After last week's mind-blowingly excellent season premiere of CBS All Access' Star Trek: Discovery, this week's follow-up episode "New Eden" had a lot to live up to. While the latest episode did not have the same humor and flow as last week's "Brother," it was a very classic Star Trek television episode – and still light years better than anything we saw in Season 1.
As is apparently standard for this season, the episode was a self-contained story within the larger season arc. In addition to uncovering additional information about the mysterious red signals the Discovery is chasing, we saw General Order 1, character development, doughnuts, crafty exit strategies, and ready room bonding. It was like old times… or future times… or future times we have seen before… you know what I mean.
So beware: this review is a meteor shower of spoilers!
As "New Eden" begins, Discovery sees one of the seven red signals reappear. The signal is too far away to reach by conventional warp, so they have to plug Stamets (Anthony Rapp) into the spore drive. It is Pike's (Anson Mount) first Black Alert and his describing it as travelling the "mushroom highway" is both witty and apt. When they arrive, the crew of the Discovery finds a colony of humans in a place where they could not possibly be… and they have been there for more than 200 years! Unsurprisingly, the Discovery has to save these colonists from certain death while not alerting the pre-warp society to who the Federation is and what they can do: a rule known as General Order 1 (better known as the Prime Directive).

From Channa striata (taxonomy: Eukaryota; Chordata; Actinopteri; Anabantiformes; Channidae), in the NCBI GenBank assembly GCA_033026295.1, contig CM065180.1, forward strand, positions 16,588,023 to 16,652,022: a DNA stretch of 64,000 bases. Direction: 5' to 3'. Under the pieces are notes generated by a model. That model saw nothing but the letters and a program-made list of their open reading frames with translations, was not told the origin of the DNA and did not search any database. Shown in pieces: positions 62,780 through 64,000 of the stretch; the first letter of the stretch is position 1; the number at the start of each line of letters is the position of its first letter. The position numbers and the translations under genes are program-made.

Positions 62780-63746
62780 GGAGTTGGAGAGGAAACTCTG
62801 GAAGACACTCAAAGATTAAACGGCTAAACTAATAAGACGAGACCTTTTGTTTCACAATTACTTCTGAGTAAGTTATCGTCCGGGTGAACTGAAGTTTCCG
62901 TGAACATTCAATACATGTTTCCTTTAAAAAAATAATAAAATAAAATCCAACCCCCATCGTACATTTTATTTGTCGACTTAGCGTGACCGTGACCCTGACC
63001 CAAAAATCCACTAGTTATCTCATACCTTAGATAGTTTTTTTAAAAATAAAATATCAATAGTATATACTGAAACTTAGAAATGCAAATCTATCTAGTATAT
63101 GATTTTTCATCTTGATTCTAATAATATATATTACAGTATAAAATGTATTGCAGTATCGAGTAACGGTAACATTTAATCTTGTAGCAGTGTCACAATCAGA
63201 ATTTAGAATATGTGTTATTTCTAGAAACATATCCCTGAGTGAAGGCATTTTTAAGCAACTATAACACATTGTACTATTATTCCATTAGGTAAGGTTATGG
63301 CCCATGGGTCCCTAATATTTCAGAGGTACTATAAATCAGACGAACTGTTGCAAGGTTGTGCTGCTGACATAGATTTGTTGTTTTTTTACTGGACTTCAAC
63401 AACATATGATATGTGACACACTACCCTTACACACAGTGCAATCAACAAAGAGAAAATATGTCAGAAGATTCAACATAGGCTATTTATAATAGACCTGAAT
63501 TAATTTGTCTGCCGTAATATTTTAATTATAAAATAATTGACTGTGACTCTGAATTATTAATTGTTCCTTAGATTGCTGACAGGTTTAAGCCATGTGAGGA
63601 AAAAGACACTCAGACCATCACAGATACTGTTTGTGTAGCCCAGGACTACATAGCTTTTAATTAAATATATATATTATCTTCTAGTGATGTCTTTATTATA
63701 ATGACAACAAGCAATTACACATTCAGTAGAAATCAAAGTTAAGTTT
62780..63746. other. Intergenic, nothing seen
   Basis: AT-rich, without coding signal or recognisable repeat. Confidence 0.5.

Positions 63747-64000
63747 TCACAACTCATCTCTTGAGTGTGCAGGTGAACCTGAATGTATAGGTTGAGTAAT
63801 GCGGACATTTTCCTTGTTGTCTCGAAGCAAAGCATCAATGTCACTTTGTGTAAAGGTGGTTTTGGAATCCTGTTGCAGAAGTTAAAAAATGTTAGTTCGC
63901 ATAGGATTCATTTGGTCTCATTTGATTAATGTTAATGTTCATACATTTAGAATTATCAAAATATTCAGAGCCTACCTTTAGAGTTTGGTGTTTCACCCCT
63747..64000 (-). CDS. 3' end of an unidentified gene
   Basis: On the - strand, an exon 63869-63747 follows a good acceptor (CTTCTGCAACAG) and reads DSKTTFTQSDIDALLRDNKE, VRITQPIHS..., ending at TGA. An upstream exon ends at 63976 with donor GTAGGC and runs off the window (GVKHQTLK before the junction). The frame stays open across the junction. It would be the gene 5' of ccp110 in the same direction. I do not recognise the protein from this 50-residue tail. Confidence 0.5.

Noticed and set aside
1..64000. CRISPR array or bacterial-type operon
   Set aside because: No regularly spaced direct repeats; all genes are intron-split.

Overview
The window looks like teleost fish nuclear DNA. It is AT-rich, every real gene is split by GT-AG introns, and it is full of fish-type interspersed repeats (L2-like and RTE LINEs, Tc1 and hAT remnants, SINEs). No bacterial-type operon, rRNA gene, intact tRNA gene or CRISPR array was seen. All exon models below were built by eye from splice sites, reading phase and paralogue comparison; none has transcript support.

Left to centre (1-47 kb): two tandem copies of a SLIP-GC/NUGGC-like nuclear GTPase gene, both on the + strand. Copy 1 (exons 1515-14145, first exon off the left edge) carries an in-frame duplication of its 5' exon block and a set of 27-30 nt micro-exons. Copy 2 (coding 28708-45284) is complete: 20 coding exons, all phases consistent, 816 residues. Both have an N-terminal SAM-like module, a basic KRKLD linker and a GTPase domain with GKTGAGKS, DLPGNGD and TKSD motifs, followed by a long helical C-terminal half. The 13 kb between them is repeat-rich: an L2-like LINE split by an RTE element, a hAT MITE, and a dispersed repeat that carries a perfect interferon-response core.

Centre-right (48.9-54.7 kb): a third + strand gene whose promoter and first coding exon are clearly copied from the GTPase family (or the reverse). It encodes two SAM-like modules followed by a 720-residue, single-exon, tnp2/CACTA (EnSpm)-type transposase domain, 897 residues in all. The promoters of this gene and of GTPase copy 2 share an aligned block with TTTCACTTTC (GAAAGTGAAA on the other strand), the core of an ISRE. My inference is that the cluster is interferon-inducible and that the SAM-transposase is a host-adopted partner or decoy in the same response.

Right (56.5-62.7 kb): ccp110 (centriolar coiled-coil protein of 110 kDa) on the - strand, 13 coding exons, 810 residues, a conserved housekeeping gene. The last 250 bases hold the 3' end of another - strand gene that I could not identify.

While there is still a lot that we do not yet know about the red dots and what they mean, it appears that the signals are an indication of impending disaster. If the rest of the season follows the same pattern as the first two episodes, Discovery will be sent on at least five more missions by whatever entity or entities are controlling the signals. It is almost like the signals are assignment coordinates coming from a cosmic 911 operator.
SIDE NOTE: Speaking of which, I wonder if the red dots and the missions associated with them have something to do with the mycelial network? Like the force, the mycelial network flows through all things and is a giant road map of space time. Theoretically, someone or something might be able to read the network for signs of trouble and then send a red signal to alert the universe. Or the network itself could be sentient and sending the signals.
The episode plot itself is bread-and-butter Star Trek – and that's a good thing. The crew discovers a planet that has humans but has not yet invented space travel. Disguised as locals, the crew travels to the planet to gain information about the colony and one of the locals is too smart for their own good and figures out the crew are from a spaceship. The crew have to lie to cover their tracks after Pike saves a local child from the dangers of modern weapons. After secretly saving the planet from a threat they never even knew about, the Captain breaks General Order 1 with the only local that knows the crew's true origins in order to obtain what the Discovery needs for their mission. This episode pattern has played out numerous times across numerous Trek series – and it was cozy and comfortable to see it, like visiting home after your first year of college.